Lethal Ebola-Like Marburg Virus Detected In Equatorial Guinea

Published 1 year ago
Blood samples with infected virus


Health authorities in Equatorial Guinea detected the west African country’s first cases of the rare but highly-infectious Marburg virus, the World Health Organization confirmed on Monday, months after another outbreak in Ghana, as experts work to contain an outbreak of the deadly virus.


The WHO confirmed the virus had spread to the country of 1.6 million people on Africa’s Atlantic coast after receiving preliminary results of a test from the country’s Kie Ntem province, where nine people had died last week of a viral fever.

It comes after officials quarantined more than 200 residents and restricted residents’ movement last week following a series of deaths stemming from hemorrhagic fever.


Marburg—a virus in the same family as Ebola, which is typically spread by fruit bats and can spread from human-to-human through direct contact with bodily fluids—is highly virulent, leading to hemorrhagic fever within a week, according to WHO Africa Regional Director Matshidiso Moeti.

In addition to the nine deaths recorded in Equatorial Guinea, officials in the country also recorded 16 suspected cases of the virus, with symptoms including fatigue, fever, diarrhea and “blood-stained vomit.”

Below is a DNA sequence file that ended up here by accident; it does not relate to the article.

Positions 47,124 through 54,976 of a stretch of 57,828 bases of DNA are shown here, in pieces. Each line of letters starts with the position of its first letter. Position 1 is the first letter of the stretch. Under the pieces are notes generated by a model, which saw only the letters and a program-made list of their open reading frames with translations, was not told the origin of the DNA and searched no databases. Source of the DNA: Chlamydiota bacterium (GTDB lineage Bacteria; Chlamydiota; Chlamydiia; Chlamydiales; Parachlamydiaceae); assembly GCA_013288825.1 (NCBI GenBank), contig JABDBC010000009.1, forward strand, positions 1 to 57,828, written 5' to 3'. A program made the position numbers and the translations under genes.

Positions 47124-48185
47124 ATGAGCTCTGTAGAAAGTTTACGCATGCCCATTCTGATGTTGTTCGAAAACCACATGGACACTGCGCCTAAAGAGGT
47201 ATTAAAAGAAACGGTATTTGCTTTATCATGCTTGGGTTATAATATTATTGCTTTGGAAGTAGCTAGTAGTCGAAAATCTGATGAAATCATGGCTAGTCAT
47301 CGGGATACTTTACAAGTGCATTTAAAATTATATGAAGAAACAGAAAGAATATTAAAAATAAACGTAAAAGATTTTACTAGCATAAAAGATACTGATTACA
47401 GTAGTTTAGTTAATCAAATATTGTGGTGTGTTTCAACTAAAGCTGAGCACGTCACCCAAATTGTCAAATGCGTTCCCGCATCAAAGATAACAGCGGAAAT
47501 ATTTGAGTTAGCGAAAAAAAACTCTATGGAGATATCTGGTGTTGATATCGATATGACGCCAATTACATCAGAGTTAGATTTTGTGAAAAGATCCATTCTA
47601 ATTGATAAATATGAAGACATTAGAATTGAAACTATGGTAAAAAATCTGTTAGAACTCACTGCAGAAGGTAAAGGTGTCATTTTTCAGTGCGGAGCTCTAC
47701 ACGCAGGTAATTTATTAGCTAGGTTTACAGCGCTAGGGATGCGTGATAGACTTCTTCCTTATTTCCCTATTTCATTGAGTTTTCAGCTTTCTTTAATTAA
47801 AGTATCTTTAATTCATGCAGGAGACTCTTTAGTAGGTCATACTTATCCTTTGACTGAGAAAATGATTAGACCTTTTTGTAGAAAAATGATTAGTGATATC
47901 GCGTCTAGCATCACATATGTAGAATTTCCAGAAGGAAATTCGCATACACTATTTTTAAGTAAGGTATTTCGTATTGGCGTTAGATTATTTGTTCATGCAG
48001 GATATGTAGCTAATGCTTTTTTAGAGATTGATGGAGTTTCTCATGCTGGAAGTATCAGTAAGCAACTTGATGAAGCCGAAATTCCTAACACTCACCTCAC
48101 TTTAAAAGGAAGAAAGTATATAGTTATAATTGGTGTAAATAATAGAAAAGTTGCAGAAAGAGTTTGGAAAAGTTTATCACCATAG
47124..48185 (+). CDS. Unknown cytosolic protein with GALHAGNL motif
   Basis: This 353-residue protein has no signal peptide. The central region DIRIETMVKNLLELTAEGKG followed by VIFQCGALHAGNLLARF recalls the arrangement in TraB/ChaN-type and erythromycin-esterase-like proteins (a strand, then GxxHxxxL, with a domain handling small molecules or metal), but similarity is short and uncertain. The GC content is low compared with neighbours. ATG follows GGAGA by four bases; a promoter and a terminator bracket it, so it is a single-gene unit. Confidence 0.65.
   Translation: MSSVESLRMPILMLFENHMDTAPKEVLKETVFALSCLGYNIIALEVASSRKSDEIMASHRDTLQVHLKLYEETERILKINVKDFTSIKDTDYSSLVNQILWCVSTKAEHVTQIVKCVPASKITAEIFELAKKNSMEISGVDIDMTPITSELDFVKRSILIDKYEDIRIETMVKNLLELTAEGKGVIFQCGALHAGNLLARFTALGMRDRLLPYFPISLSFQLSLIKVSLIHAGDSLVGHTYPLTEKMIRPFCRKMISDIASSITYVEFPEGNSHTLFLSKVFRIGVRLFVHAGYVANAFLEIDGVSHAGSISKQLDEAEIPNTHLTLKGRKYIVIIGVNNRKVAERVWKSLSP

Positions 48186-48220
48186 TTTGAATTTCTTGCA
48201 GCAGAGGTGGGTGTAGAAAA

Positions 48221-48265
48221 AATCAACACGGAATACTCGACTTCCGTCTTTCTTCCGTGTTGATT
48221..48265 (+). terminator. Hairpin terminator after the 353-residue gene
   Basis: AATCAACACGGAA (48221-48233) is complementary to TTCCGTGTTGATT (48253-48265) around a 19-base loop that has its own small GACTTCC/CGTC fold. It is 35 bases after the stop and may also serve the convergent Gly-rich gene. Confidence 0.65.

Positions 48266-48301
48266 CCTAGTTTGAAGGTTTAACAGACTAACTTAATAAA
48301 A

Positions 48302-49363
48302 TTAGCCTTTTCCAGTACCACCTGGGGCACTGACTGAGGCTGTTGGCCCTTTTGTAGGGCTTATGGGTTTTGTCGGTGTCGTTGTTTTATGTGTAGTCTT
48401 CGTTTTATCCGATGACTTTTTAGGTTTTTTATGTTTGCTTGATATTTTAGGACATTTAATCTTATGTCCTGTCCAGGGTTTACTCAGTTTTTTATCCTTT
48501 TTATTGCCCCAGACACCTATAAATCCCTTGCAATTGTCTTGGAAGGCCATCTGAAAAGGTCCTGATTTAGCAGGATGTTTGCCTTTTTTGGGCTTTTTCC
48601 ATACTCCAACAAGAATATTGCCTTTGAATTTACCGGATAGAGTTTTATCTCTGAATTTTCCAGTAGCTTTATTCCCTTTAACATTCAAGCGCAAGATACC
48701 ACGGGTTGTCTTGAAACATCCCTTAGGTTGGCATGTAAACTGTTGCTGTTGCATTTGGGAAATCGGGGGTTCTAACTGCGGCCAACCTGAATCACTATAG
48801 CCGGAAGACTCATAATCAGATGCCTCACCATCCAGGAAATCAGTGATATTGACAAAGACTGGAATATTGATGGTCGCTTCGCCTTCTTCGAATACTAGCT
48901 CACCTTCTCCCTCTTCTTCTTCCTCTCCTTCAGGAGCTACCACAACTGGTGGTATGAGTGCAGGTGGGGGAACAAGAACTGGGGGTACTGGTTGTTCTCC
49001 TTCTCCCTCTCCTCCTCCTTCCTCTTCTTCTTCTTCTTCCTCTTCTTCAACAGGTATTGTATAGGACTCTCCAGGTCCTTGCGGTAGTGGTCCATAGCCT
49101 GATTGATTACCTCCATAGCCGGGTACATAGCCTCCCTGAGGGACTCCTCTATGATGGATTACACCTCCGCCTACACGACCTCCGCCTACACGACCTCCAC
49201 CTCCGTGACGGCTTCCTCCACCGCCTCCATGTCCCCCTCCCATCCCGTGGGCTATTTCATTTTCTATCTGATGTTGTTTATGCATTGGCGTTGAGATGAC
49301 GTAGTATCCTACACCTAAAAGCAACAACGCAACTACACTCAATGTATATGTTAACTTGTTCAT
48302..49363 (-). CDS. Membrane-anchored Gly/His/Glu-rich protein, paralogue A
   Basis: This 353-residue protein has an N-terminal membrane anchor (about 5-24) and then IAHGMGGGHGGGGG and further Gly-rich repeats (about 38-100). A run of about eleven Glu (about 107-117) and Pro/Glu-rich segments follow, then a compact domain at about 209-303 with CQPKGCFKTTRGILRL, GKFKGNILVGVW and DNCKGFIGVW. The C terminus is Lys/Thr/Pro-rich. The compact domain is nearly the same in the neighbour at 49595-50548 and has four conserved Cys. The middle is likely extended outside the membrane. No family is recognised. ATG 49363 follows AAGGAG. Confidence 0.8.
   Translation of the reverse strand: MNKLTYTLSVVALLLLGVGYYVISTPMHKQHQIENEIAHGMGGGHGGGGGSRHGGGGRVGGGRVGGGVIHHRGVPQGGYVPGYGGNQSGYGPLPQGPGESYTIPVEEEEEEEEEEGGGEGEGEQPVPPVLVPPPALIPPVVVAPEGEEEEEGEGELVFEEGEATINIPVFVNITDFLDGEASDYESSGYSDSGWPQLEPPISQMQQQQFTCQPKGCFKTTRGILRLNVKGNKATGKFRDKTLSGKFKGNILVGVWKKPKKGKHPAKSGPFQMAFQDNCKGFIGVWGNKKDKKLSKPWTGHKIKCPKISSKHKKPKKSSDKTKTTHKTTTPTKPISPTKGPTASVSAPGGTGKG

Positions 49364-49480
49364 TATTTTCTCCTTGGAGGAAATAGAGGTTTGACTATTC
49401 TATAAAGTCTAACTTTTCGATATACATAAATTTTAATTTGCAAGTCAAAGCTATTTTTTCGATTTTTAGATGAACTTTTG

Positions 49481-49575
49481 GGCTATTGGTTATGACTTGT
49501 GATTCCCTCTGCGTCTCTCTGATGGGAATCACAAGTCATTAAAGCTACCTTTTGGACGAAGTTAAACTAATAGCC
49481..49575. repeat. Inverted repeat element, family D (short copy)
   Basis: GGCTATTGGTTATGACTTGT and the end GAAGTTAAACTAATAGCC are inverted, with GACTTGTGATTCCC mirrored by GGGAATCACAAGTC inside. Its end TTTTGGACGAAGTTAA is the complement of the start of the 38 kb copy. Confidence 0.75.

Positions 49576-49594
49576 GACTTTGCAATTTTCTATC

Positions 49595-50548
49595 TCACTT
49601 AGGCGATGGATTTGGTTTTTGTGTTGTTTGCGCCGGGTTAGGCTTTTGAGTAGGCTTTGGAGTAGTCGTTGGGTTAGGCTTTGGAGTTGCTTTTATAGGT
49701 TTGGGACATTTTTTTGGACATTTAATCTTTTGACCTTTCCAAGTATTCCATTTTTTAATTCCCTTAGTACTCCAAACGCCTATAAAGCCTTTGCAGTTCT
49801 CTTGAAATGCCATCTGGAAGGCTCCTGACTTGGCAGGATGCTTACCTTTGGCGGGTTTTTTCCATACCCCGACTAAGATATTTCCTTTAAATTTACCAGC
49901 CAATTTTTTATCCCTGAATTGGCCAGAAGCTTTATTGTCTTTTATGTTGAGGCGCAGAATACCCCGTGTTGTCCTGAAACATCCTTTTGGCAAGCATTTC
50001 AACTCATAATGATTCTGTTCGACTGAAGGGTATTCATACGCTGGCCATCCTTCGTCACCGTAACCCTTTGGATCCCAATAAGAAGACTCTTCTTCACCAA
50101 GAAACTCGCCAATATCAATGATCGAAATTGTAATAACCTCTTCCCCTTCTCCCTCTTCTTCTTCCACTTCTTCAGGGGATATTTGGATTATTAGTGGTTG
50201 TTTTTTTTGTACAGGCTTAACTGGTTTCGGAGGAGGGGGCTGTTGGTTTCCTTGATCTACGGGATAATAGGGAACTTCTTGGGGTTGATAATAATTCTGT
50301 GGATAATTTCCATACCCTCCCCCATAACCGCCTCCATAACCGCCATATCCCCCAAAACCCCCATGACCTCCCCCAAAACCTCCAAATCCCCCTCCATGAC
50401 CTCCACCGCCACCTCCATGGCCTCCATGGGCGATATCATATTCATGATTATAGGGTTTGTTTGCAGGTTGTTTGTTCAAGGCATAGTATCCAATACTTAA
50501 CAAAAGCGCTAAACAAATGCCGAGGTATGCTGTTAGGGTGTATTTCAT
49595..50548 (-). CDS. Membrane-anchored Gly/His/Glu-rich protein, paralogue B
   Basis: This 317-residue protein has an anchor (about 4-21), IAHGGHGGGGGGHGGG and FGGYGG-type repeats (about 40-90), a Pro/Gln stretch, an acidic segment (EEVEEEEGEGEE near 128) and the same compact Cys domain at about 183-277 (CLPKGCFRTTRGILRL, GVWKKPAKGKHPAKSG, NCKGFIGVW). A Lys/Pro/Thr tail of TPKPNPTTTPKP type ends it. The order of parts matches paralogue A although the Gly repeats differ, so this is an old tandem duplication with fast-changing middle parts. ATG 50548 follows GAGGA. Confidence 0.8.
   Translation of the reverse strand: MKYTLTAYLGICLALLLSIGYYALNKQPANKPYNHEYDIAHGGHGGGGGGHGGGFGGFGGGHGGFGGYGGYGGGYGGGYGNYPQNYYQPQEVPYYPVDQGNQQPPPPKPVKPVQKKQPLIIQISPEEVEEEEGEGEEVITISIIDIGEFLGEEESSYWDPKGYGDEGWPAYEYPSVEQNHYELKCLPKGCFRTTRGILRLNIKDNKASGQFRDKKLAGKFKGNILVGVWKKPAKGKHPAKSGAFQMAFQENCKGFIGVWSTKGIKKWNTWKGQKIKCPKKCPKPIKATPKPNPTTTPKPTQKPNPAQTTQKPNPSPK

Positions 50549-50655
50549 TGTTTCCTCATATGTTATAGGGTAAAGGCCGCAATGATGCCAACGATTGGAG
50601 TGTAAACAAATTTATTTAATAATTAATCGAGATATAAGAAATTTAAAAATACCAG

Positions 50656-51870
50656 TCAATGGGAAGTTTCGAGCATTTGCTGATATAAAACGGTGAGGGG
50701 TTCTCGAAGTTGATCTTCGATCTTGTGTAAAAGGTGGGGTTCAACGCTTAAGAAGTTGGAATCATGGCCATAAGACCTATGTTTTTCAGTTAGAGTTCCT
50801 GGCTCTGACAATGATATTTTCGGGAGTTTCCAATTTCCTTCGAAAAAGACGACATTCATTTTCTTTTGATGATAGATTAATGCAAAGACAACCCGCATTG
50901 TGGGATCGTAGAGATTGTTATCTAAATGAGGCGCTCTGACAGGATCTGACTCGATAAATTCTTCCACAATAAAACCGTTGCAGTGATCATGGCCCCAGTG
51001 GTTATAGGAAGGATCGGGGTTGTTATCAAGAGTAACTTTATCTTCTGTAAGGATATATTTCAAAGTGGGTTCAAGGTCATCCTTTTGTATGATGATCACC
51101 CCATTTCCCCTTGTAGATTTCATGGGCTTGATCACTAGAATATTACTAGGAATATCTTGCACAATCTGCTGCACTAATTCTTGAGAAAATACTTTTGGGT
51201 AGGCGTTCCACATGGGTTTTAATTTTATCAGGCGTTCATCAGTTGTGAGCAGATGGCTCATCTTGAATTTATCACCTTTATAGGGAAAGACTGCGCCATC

The WHO said it has deployed emergency health workers to help control the outbreak, with teams of health care workers conducting contact tracing to determine isolation policies.

The organization also announced on Monday it plans to convene an “urgent meeting” on Tuesday to address the outbreak.



88%. That’s the fatality rate of the Marburg virus, according to the WHO. By comparison, the death rate from Covid-19 in the U.S. is 1.1%, according to researchers at Johns Hopkins University.


There are no approved vaccines or antiviral treatments against Marburg, though rehydration, including by intravenous fluids, can boost survival rates, according to the WHO. Detecting the outbreak in Equatorial Guinea has become complicated, however, because symptoms, including fever, chills, headache and muscle weakness, often appear to be similar to those of other infectious diseases, including malaria and typhoid fever or viral fevers like Ebola, according to the Centers for Disease Control and Prevention.


Marburg was first detected in 1967 in Germany and the former Yugoslavia, with 31 cases—and seven deaths—primarily linked to lab monkeys. Small outbreaks were detected in the 1970s, 1980s and 1990s in South Africa, Kenya, the Democratic Republic of the Congo, which recorded 154 cases and 128 deaths, according to the CDC. Another 252 people tested positive for the virus in Angola in 2004, with 227 of them dying of the contagious virus. Last June, health officials in Ghanaadvised people to avoid caves and thoroughly cook meat after they detected three more positive cases, including two deaths.


In a promising sign, a vaccine being developed by researchers at the National Institute of Allergy and Infectious Diseases showed a “long-lasting” immunity and “no serious adverse events” among humans in a clinical trial, according to a paper published late last month in the scientific journal The Lancet—though the vaccine is still in its trial phase, with further trials planned in Ghana, Kenya, Uganda and the U.S.


By Brian Bushard, Forbes Staff